A Million Shades of Gray
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No one in his village denies that—his mother may wish that he’d spend more time on school work than on elephant training, but still she knows that it takes a great deal of courage and calm to deal with elephants the way that Y'Tin does. He is almost the best trainer in the village—and, at twelve-years old, he’s certainly the youngest. Maybe he’ll even open up his own school some day to teach other Montagnards how to train wild elephants? That was the plan anyway—back before American troops pulled out of the Vietnam War, back before his village became occupied by Viet Cong forces seeking revenge, back before Y'Tin watched his life change in a million terrible ways.
Now, his bravery is truly put to the test: he can stay in his village, held captive by the Viet Cong or he can risk his life (and save his elephant’s) by fleeing into the jungle. The Montagnards know their surroundings well. After all, this is why Y'Tin’s village had become loyal US allies during the war, having been tapped by Special Forces for their tracking skills and familiarity with the jungle. But that also means that Y'Tin knows how unsafe it can be—and how much danger he is in if he chooses to head out with no destination in mind.
At once heartbreaking and full of hope, Newbery Medal-winning author Cynthia Kadohata’s exploration into the depth of the jungle and the not-so-distant past brings us close to a world few people know about—and none will ever forget. Y'Tin’s story is one of lasting friendships, desperate choices and all that we lose when we are forced to change.
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1973, Central Highlands, South Vietnam
Y’Tin Eban watched Tomas fasten the rope around Lady’s neck. Lady was the smallest of the village’s three elephants, but she was also the strongest, so she was much in demand as a worker. Today Lady would be dragging logs for the Buonya clan. The Buonyas’ house had caught fire and they were building a new one.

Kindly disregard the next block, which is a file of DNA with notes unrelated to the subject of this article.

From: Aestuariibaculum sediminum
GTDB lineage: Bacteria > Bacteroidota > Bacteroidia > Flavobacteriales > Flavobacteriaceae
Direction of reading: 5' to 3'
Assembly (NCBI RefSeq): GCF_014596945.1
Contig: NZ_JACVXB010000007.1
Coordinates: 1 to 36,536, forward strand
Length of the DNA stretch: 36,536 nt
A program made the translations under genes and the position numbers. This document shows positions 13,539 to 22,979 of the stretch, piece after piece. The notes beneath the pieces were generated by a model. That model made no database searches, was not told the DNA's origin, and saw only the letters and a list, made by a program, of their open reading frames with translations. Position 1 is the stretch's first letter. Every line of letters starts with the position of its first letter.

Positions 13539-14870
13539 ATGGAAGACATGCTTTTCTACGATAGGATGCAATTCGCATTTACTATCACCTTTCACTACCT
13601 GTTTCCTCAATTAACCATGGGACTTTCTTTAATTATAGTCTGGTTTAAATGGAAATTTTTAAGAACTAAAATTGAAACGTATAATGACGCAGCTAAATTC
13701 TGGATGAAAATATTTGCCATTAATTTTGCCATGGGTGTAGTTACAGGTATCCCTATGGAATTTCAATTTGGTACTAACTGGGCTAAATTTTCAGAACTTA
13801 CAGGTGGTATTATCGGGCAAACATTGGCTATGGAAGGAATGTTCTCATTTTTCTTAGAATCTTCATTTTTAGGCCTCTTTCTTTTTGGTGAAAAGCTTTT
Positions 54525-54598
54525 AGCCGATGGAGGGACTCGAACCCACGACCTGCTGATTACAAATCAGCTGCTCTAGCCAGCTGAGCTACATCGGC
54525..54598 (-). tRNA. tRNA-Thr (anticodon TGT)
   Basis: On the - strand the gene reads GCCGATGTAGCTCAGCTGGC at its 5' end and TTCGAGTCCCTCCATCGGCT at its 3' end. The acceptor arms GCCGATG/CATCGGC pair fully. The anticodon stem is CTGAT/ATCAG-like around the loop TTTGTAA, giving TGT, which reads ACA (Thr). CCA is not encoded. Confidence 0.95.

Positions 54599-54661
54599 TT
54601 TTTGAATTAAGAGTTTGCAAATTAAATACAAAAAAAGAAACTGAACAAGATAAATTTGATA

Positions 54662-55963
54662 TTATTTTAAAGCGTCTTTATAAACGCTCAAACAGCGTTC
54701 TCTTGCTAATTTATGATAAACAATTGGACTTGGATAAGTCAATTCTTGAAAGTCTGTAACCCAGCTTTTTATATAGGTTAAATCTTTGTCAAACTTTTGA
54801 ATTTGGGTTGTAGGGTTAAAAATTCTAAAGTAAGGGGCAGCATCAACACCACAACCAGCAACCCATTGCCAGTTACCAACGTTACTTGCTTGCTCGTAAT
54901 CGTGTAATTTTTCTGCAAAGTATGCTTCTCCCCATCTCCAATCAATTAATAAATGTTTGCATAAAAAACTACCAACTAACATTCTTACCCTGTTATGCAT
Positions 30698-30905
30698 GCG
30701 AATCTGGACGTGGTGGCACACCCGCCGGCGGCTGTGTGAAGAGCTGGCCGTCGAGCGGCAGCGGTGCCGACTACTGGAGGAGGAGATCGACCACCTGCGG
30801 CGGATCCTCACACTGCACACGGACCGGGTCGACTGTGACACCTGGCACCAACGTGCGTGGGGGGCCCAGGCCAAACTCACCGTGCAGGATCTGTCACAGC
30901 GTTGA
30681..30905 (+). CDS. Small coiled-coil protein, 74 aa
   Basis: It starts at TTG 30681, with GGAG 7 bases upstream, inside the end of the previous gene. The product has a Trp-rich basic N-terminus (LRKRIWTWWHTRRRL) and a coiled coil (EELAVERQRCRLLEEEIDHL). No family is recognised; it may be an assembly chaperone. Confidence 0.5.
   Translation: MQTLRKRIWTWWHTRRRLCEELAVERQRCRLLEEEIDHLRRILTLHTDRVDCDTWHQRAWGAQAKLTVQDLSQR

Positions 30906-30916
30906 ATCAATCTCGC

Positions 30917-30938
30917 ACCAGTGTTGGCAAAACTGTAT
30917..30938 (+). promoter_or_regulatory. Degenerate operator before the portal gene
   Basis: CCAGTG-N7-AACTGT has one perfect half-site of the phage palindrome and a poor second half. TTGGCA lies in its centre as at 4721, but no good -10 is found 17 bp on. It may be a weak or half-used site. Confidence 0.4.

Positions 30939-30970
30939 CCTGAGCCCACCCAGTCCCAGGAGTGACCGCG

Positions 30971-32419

Y’Tin stood just in back and to the side of Tomas. Sometimes Tomas got annoyed at how closely Y’Tin stood, but Y’Tin didn’t want to miss anything. On the other hand, Y’Tin didn’t want to annoy... see more
Before sunup, Y’Tin woke to hear his mother shaking his father awake. “Sergeant Shepard wants to talk to you,” she told him in a low voice.
“What?” Ama said sleepily. Y’Tin heard his father rustling, probably sitting up.
“Sergeant Shepard,” his mother repeated.
Y’Tin sat up too. “Are you going on a mission, Ama?” he asked.
“I don’t know,” his father said. “I’ll find out from Shepard. You go back to sleep.”
Instead, Y’Tin stood up. “Can I come if you go on a mission?... see more
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Reading Group Guide
Discuss Y’Tin’s attitude toward school. Why is his mother so determined that he complete his education? Cite evidence that Y’Tin is willing to learn in spite of his rebellion against school. When the North Vietnamese become a threat to the Rhade tribe, Y’Tin’s family is forced to leave the village. Explain why Y’Tin suddenly wants to go to school when he no longer has to.
Y’Tin spends a lot of time daydreaming and thinking. He explains the difference to his mother: “Daydreaming is thinking about things that aren’t true yet. Thinking is when you ponder matters that are already true.” What “truth” does Y’Tin ponder the most? Which “truth” hurts the most? Debate whether Y’Tin’s daydreams come true. Discuss Lady’s role in helping Y’Tin realize his dream.
Y’Tin says that next to his father, Tomas is the man that he most admires. What is it about Tomas that Y’Tin admires? What causes Tomas to turn on Y’Tin? How does this change Y’Tin’s admiration for Tomas? When do Tomas and Y’Juen become “we,” casting Y’Tin aside? Y’Tin’s father has always told him that the jungle changes a man. Debate whether it’s the jungle that changes Tomas and Y’Juen or something else.
Y’Tin thinks a lot about betrayal. Debate whether the Rhade feel betrayed b see more